He Came to Himself – Gospel in Life
Sermon

He Came to Himself

Tim Keller |  October 12, 2008

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Duration:
38:10
Scripture:
Luke 15:11-20
SKU:
RS 205-3

Overview

We’re looking at the parables of Luke 15. Of course, the biggest, longest, and most famous of them is the parable of the prodigal son. We see how the grace of God not only changes my individual life or your individual life, but how the grace of God creates a new kind of community, a new kind of human society, and how it creates new kinds of relationships.
This parable is essentially an image about the meltdown of a community and the restoration of it. The key theme we’re going to look at in this text is the theme of repentance — this is crucial for the restoration of community. Even though the word is not in this text, what we have when the younger son decides to go back to his father is an example of repentance. Let’s notice three things: the importance of repentance, the anatomy of it (what it’s actually made of), the key to doing it, and the kind of community that results from it.

Luke 15:11–20

The story of the prodigal son in Luke 15 isn’t just about one person’s journey back to God. It’s about a family that falls apart and then comes back together. It shows us how saying sorry and turning back to God, which is what we call repentance, can heal relationships and build strong communities. The story teaches us why repentance is important, what it looks like, how we can do it, and the kind of community that it creates.

1. The importance of repentance

In this story, the younger son’s decision to apologize, or repent, is what heals the broken relationship with his father. Some people might think saying sorry is a sign of weakness, but it’s actually a sign of strength and freedom. Being a Christian means constantly realizing when we’re wrong, saying sorry, and choosing to live better — that’s the key to experiencing God’s life-giving power.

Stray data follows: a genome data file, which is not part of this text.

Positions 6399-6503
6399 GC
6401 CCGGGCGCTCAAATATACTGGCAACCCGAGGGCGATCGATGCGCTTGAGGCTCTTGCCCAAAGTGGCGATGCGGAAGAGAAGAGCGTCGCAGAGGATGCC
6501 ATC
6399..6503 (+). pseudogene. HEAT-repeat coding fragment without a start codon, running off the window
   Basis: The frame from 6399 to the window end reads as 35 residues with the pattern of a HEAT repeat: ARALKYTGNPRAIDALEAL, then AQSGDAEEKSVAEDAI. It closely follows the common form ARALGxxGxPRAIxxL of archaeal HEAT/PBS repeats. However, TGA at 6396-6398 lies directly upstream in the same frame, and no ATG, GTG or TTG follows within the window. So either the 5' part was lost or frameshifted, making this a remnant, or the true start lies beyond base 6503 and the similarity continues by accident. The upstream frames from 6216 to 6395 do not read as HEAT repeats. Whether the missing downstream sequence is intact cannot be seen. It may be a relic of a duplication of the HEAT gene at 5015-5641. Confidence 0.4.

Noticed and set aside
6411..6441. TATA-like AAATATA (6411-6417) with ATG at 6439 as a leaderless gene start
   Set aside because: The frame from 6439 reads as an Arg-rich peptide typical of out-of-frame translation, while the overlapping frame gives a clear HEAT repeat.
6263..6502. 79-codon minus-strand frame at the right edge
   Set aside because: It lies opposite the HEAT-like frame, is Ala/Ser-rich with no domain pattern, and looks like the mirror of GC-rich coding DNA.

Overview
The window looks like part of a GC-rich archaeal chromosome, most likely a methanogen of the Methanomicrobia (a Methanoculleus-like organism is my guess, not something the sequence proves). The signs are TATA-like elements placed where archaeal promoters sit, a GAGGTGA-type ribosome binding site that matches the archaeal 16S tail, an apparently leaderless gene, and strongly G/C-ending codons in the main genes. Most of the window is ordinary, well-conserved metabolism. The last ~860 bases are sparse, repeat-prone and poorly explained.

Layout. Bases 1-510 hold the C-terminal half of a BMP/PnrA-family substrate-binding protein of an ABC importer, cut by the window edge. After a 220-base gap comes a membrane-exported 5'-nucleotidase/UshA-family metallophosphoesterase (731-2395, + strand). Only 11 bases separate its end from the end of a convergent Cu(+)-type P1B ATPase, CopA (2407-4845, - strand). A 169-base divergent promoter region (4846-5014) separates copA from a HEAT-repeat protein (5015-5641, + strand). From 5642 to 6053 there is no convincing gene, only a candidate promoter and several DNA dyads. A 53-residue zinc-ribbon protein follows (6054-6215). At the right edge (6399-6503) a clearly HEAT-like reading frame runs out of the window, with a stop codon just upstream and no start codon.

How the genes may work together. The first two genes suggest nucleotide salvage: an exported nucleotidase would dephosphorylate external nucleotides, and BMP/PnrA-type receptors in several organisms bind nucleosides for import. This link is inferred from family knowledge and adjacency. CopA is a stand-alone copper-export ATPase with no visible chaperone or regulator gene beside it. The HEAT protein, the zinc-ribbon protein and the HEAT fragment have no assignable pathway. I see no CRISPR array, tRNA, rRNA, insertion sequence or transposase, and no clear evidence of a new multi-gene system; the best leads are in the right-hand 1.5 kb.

2. The anatomy of repentance

Repentance means waking up to the fact that we’ve done wrong and messed things up. It means realizing how our actions hurt God, who loves us, and deciding to change our behavior. In the end, true repentance is about shifting from a focus on ourselves to a focus on God. It’s about admitting the harm we’ve caused and finding freedom in that admission.

3. The key to repentance

In religion, we learn that trying to earn forgiveness by feeling bad about ourselves or punishing ourselves doesn’t work. Real repentance is about admitting our mistakes and seeking forgiveness without beating ourselves up about it. The message of the gospel helps us remember that we are loved by God, despite our flaws, leading to personal growth and positive change.

4. The kind of community that results from repentance

Being a Christian also means being accountable for our actions. Just like Odysseus tied himself to a ship’s mast to avoid temptation, we can hold ourselves accountable through church membership and promises. We also need a community that patiently corrects us and never gives up on us. This kind of community, built on responsibility and grace, is a place where truth and love are the rule, and no one is left behind or mistreated.

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February Book Offer

Put Your Hope Not in Lesser gods, But in the One True God

In his book Counterfeit Gods, Tim Keller shows us how a proper understanding of the Bible reveals the truth about societal ideals and our own hearts — and that there is only one God who can wholly satisfy our cravings and fulfill our hopes.

February Book Offer

Put Your Hope Not in Lesser gods, But in the One True God

In his book Counterfeit Gods, Tim Keller shows us how a proper understanding of the Bible reveals the truth about societal ideals and our own hearts — and that there is only one God who can wholly satisfy our cravings and fulfill our hopes.